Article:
Attorney General sues company for failing to record mortgages with county clerks

01/23/2013 04:13 PM

UPDATED 9:30 p.m. — In filing a lawsuit on Wednesday in Franklin Circuit Court, Attorney General Jack Conway said a national mortgage company deliberately violated Kentucky law by not recording mortgages with county clerks.

Conway said MERSCORP Holdings, Inc. and its subsidiary Mortgage Electronic Registration Systems, Inc., chronically failed to file the mortgages when they were sold or transferred thereby avoiding a $12 clerks fee each time.

MERS has denied any wrongdoing (see statement below).

Conway said “MERS directly violated the law by creating this system that provides absolutely no public record of sales or transactions.”

Conway says that MERS handles nearly 60 percent of all mortgages in Kentucky and the company’s actions have created problems with transparency of the loans.

Under Kentucky law, MERS could be fined up to $2,000 for every violation.

“The process undermines the integrity of Kentucky’s public land records,” Conway said.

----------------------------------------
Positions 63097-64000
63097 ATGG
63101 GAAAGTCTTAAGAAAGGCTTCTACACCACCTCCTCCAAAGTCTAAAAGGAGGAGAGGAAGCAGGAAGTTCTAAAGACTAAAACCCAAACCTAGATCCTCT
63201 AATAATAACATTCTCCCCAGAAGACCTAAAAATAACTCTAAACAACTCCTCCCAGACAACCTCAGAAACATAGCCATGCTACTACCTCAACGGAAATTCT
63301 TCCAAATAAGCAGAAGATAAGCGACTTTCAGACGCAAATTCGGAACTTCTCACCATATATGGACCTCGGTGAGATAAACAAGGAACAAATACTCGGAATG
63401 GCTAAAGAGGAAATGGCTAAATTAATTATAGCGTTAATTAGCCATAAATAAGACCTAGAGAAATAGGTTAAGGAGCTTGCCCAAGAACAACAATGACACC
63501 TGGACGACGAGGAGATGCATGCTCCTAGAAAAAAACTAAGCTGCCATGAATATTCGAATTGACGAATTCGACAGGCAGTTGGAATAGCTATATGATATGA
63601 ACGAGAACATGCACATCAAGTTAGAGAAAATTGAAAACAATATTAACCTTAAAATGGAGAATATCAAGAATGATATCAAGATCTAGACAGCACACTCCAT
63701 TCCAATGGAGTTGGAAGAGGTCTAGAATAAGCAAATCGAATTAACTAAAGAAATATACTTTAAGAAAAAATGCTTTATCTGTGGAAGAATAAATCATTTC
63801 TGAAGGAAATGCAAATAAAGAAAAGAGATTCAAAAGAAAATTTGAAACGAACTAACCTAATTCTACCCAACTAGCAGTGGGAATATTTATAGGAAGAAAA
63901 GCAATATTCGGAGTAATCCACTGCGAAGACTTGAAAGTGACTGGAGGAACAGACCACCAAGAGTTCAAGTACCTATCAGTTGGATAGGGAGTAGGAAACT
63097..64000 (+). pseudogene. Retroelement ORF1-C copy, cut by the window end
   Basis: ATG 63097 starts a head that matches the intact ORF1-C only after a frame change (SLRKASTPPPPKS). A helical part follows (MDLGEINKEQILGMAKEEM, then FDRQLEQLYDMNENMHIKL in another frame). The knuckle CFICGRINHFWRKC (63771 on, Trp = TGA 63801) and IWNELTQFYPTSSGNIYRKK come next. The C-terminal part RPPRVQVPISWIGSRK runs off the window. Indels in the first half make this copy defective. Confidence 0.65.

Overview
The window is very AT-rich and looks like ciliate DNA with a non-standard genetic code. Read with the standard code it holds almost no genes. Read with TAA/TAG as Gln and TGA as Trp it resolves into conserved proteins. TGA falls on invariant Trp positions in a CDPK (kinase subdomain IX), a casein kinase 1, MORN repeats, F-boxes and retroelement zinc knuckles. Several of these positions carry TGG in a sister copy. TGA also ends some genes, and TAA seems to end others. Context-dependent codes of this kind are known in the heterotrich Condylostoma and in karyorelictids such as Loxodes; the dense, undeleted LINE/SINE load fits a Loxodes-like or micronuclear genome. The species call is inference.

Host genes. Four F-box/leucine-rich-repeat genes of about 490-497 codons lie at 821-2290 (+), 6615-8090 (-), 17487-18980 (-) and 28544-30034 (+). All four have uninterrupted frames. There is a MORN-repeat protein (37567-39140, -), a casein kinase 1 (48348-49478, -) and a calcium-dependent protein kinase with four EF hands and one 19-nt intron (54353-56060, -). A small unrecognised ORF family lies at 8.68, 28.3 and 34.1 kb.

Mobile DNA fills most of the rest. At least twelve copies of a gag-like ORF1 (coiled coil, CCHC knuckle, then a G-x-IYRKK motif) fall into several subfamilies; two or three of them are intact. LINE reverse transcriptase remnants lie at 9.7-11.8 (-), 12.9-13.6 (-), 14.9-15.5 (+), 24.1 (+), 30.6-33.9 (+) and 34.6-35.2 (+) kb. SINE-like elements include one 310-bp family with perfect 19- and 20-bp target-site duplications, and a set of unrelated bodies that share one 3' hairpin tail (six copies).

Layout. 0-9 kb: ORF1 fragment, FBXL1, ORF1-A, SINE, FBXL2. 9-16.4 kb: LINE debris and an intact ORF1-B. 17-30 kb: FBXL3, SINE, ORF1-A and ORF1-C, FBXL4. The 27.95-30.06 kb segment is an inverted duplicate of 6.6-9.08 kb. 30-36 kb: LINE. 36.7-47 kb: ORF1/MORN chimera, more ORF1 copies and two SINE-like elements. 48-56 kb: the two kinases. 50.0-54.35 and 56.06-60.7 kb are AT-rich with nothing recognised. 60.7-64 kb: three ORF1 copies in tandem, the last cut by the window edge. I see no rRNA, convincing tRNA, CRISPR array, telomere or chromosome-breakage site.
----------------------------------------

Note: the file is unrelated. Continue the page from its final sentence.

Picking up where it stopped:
Conway accused MERS of creating a “ghost facade” in which it was impossible for anyone to tell who was holding the bank notes for the mortgages.

“Without prior authorization, the banks in this country privatized the public recording system and they messed up,” said Conway.

Other states that have filed similar lawsuits against MERS include Delaware, Massachusetts and New York.

MERS released the following statement in response to Conway’s complaint:

“There is no merit to the allegations leveled at MERS by Kentucky Attorney General Jack Conway in today’s news conference. All MERS mortgages are registered in the local land records and all recording fees are properly paid. The MERS System’s role in the mortgage industry has reduced chain of title issues, provided efficiencies through e-commerce, and resulted in lower mortgage borrowing costs. Our business model is straightforward and transparent, and MERS role is completely spelled out in the contract between the borrower and the lender. MERS system data is not used by servicers to make loan modification, refinance or foreclosure decisions.

In Kentucky, all foreclosures are judicial foreclosures and as such are processed by the court system. MERS’ standing as a mortgagee has been upheld in -In re Jessup, No. 09-5229 (Bankr. E.D. KY 2010). MERS and CitiMortgage’s Motion for Summary Judgement was granted and the court held that “the language in the Lender’s own instrument is sufficient to identify MERS as (the mortgagee).”


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